Whether or not you think it was bound to happen, it has. Household pets are fronting death metal bands. For a genre that prizes growling in hellish tones, who better than a bunch of animals to make demons with a bad case of stomach upset noises, right?

Baltimore's Hatebeak are co-fronted by a parrot named Waldo, who channels banshees on the band's Reptilian Records single "God of Empty Nest"--a track (available online at reptilianrecords.com, where the band threatens, "The pecking order has been established!") that features "vocals" that sound like Waldo getting swallowed by a garbage disposal. Curious about how a parrot can go from the cages of Pet World to the pages of Thrasher, I e-mailed HB's Blayk, who plays with Waldo and fellow humans Mrk and Crs. Waldo has been on board since the band's inception a couple years ago, but Blayk said the bird--who always enjoyed mimicking--really rose to the occasion when he "learned the sound that the water makes going down the drain." Asked about the recording sessions, Blayk wrote, "We set [Waldo] up in front of a mic and kinda let him have at it." Waldo--a fan of Cannibal Corpse and Slayer, according to his owner--unfortunately can't perform live, as the club setting would be a cruel one for such a nervous animal who doesn't perform on command. But, as Blayk explained, "One generation after the next tries to top what has come before it, and this is our way of saying 'Top This!'.... All false metal bands beware."

Up next for Hatebeak is a split 7-inch with New York's Caninus, a grindcore act fronted by a pair of pit bulls named Basil and Budgie (www.pitbullgrindcore.com). The band has been around since 1992, but according to Caninus' Sudz, the human counterpart "just recently asked [the dogs] to step forward and handle the vocals. Humans are weak and singers are too flaky." Using rawhide as an incentive, Sudz said Caninus channel the dogs' love for such divergent acts as Covenant and Soft Cell into a meaty growl that could double as a Cujo soundtrack. "So many death and grind bands have singers trying to sound like animals," explained Sudz. "We figured why not give people the real thing?" Aside from furthering the future of grindcore, the band wants to increase awareness of animal rights organizations such as PETA and broaden the image of pit bulls--so that, like their human counterparts, even if they sound like they could rip off your nuts with their front teeth it doesn't actually mean they'll do it.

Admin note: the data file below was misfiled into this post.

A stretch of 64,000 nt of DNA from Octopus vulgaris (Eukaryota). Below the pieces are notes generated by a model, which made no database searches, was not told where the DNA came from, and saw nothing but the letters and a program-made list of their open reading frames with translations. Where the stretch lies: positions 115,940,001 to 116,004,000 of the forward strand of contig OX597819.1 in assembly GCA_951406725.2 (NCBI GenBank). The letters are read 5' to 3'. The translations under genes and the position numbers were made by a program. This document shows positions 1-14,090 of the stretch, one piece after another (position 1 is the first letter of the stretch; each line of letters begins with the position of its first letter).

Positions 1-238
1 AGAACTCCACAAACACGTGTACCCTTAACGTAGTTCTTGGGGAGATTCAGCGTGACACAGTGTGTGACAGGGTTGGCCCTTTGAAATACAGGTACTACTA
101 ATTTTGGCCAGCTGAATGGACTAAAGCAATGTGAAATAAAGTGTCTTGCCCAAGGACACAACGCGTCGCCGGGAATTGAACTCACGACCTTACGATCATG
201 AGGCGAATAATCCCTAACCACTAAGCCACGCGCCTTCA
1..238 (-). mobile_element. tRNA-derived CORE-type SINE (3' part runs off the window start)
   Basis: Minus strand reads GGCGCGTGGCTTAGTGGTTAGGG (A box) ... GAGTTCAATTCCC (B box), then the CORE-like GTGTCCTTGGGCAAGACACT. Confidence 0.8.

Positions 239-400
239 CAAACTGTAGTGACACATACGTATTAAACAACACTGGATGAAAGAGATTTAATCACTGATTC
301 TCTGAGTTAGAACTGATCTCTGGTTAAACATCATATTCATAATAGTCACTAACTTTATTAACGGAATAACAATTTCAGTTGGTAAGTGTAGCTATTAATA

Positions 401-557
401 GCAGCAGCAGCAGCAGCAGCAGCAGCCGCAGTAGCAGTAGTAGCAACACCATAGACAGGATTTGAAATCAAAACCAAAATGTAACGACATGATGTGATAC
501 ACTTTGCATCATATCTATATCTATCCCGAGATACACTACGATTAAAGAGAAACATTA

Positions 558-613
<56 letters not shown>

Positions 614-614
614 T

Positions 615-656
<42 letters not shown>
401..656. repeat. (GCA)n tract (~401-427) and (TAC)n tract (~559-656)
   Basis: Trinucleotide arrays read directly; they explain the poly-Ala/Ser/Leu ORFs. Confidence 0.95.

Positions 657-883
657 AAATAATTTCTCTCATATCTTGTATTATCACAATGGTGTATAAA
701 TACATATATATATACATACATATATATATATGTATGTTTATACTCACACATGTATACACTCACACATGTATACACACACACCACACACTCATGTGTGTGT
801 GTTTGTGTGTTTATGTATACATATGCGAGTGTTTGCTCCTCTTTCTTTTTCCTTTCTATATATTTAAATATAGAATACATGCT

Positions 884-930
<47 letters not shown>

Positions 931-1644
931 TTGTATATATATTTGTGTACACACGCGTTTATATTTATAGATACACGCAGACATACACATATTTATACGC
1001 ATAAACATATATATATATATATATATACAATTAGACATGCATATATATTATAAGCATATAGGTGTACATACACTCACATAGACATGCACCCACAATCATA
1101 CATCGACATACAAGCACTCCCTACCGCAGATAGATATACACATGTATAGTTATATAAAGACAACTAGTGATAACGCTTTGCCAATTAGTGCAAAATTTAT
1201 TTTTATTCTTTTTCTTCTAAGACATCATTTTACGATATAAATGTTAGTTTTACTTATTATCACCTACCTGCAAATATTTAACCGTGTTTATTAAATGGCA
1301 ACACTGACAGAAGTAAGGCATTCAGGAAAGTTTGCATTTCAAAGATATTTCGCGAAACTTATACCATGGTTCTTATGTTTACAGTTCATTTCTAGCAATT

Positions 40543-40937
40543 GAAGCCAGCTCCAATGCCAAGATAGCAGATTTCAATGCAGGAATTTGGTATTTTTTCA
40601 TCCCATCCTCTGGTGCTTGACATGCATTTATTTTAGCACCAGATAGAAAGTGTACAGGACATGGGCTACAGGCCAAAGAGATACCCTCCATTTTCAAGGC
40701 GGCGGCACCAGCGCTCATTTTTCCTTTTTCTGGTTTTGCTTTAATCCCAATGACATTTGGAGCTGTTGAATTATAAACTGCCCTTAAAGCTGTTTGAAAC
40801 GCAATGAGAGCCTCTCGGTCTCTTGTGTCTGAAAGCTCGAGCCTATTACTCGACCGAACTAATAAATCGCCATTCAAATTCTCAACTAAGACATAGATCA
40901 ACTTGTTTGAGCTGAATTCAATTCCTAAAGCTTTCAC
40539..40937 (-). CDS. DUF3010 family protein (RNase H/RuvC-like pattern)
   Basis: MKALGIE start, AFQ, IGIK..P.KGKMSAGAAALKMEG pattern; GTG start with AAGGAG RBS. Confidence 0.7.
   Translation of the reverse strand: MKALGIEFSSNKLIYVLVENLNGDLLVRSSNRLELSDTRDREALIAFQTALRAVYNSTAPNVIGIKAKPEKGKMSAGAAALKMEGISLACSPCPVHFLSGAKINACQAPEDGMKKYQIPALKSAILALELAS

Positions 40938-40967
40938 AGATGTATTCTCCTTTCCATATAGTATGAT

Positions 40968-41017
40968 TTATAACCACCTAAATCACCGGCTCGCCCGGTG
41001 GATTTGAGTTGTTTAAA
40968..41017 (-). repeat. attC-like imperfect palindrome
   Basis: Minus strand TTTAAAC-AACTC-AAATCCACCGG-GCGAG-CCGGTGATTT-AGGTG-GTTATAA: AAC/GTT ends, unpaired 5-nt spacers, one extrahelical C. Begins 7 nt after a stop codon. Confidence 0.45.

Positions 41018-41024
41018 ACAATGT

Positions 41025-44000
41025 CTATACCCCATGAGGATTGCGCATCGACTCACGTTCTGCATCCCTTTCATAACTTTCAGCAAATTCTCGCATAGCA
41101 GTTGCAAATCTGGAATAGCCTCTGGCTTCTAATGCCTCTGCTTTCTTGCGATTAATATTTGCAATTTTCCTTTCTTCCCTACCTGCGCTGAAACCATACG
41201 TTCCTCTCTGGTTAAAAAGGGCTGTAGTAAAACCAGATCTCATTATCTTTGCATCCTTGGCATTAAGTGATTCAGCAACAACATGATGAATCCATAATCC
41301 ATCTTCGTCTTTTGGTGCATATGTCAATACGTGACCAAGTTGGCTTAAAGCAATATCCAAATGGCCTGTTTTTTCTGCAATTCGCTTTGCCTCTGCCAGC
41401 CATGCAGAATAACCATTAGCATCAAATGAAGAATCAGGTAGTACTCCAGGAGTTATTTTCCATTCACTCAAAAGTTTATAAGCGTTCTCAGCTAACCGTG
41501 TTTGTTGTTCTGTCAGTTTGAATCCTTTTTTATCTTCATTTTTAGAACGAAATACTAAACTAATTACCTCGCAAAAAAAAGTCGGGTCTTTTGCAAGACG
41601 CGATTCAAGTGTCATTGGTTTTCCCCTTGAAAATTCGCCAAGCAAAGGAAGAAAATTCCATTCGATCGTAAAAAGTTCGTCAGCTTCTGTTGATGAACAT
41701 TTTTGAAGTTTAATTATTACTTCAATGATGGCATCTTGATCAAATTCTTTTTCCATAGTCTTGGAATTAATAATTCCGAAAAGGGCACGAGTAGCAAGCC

From death metal to the deadly serious: Music-related organizations are continuing to ramp up their efforts to kick George Bush to the curb this November. Local label Barsuk collaborated with Music for America and MoveOn.org for the Future Soundtrack for America, a compilation aimed at increasing involvement in elections (100 percent of the profits from the sales of the CD will go to progressive political nonprofits). The CD mixes indie and mainstream talent, with tracks from R.E.M., Tom Waits, and the late Elliott Smith, and includes the stunning "The Commander Thinks Aloud" by the Long Winters. The CD can be purchased alone or in the initial pressings of its companion book, The Future Dictionary of America, put together by McSweeney's Publishing.

No Vote Left Behind announced the lineup to their end-of-September fundraising shows (the 23rd to the 26th at various venues across Seattle). Pegged to help get people in this city off their asses to vote (Washington is considered a swing state this election) are Pearl Jam, David Cross, Mudhoney, John Doe, Kinski, and members of Nada Surf, the Long Winters, Low, and the Posies, among others. Check out www.novoteleftbehind.net for more info.

Also check out Hint Hint's website (www.hinthint.org) for a specific list of what was stolen--basically all of their equipment--from the Seattle band's van on a recent tour through San Francisco. If you're making a trip down south any time soon, keep an eye out at those pawn shops, will ya?

You should've heard by now, but the Cure's Curiosa show that was supposed to be at the Gorge on the 21st has been rescheduled for the Everett Events Center on August 31. According to House of Blues spokesperson Jeff Trisler, the Washington show wasn't canceled due to poor ticket sales ("Sales were solid at the Gorge, and we expected to welcome nearly 10,000 fans [that] weekend," he said). Instead, the official statement from the Cure camp was simply that frontman Robert Smith had to reschedule due to "personal reasons," and the upcoming show won't feature any of Curiosa's opening acts.

Show of the Week: Animal Collective. Even without their trademark costumes, this Baltimore group still created a cultish aura around their music, which throbbed like a jam band gone interesting. Their ambient, Sigur Rós-like undertones were shot with yelping, aggressive vocals and propulsive percussion, finishing up their show with a very orgiastic dance by the band. Headliner Black Dice's finish was no less impressive, though. The New York noise alchemists were so loud I actually witnessed a neon tube from Neumo's sign come crashing to the ground.

jennifer@thestranger.com

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